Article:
For years, Microsoft has used Internet Explorer to render HTML-based mail in Outlook. That’s all about to change with Outlook 2007. In an effort to increase security, Outlook 2007 will now be using Microsoft Word for HTML rendering. This change means Outlook users will no longer be vulnerable to the exploits that IE suffers from. On the other hand, if you’re like most web designers, the thought of Word and HTML sends chills down your spine.
While I’m no fan of HTML mail, the occasional use is tolerable. If you have to spice up your mail, HTML and CSS is the best way to go. Since not all email clients support HTML mail, CSS offers the ability to degrade to plain text. Not to mention a CSS-based email is much lighter than one filled with tables and other HTML styles.
As you may have guessed, one of many weaknesses of Word’s rendering engine is CSS. The crippled engine only supports basic CSS styling with little to no support for positioning or other layout properties. By using this rendering engine’s functionality in the most popular email client, Microsoft is effectively crippling CSS email designs for the entire internet. No one is going to send a CSS-based email if only 10% of the recipients will be able to view it.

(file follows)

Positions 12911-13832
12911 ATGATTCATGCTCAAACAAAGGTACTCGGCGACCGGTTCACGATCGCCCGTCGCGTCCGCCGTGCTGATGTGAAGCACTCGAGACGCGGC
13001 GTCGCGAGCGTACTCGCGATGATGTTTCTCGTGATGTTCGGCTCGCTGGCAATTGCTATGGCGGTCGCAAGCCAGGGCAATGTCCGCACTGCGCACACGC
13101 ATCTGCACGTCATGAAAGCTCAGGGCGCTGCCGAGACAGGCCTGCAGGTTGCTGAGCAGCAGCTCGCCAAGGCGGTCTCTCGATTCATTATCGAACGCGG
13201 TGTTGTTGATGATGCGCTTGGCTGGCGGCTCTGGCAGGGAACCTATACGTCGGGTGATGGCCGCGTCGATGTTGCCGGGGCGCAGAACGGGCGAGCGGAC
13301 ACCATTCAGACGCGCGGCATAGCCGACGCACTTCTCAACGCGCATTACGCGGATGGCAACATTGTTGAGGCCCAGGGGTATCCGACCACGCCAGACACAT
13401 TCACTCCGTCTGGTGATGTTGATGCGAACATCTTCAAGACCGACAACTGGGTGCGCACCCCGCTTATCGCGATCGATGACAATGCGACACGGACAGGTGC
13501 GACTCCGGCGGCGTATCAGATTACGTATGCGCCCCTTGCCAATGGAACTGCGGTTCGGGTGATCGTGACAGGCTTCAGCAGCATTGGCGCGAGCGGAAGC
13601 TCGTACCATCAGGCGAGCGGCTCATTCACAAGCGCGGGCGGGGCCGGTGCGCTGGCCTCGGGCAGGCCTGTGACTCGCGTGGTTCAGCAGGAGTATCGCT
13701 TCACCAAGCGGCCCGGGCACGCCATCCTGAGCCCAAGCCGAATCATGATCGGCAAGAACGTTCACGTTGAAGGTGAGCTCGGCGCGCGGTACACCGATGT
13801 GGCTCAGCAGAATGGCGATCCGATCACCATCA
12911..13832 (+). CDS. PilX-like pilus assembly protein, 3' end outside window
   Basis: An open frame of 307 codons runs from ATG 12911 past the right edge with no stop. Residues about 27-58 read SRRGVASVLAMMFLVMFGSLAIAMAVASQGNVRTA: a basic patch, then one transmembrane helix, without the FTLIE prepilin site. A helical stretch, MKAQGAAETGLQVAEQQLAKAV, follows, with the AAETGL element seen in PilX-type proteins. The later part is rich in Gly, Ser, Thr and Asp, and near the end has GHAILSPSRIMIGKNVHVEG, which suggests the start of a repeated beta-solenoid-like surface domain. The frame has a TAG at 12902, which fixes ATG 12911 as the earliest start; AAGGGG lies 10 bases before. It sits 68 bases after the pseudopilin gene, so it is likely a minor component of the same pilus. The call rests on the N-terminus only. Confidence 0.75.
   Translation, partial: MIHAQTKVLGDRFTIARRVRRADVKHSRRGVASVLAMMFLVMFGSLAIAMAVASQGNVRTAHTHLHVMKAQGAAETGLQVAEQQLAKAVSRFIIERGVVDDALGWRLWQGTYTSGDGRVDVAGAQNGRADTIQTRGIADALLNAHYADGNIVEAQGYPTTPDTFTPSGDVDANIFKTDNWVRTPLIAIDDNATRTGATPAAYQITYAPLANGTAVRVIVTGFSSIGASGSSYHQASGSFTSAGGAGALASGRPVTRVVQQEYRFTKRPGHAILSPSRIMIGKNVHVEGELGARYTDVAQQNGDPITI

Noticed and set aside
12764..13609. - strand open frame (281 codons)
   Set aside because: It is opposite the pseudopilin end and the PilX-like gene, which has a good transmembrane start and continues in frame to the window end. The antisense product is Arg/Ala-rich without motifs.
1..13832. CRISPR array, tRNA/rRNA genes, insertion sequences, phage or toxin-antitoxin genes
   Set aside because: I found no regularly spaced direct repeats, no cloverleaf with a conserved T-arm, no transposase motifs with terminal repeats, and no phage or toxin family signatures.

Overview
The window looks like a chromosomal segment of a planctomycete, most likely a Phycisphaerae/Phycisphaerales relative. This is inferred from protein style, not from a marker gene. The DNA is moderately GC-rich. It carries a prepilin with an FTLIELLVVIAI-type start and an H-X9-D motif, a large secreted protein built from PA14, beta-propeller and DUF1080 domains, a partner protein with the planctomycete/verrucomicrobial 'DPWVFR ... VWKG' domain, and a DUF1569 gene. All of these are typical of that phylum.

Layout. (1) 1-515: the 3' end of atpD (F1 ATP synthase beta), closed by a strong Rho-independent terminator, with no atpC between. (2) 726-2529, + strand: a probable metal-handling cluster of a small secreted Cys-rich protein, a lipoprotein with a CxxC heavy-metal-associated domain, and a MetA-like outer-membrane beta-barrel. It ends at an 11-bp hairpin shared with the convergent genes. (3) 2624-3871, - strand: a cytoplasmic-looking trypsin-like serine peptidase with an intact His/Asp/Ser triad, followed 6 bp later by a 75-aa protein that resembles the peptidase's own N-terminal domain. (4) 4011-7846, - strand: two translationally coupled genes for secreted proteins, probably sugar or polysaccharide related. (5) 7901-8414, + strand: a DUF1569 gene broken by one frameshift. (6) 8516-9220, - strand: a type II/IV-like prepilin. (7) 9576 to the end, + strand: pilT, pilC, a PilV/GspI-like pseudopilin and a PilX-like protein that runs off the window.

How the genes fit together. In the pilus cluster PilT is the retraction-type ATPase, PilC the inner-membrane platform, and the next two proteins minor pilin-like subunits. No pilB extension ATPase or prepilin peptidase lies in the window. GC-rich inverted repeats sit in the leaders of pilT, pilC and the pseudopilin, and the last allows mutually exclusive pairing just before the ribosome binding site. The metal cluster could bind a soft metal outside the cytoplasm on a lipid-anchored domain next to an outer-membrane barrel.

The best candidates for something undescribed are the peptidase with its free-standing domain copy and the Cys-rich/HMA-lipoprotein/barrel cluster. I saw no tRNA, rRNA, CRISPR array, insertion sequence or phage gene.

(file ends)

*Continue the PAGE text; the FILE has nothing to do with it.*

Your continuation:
While I can’t complain about the security benefits of the switch, I can about the rendering engine choice. Sure, Outlook has used Word to render composed email for years, but that doesn’t mean that received mail now has to suffer the same fate. And let’s not forget, Word isn’t exactly top class in security either. Microsoft could have chosen a better alternative and they know it. I just hope people continue to stick with CSS-based mail or fall back to plain text. I’m not looking forward to receiving tables in my email again.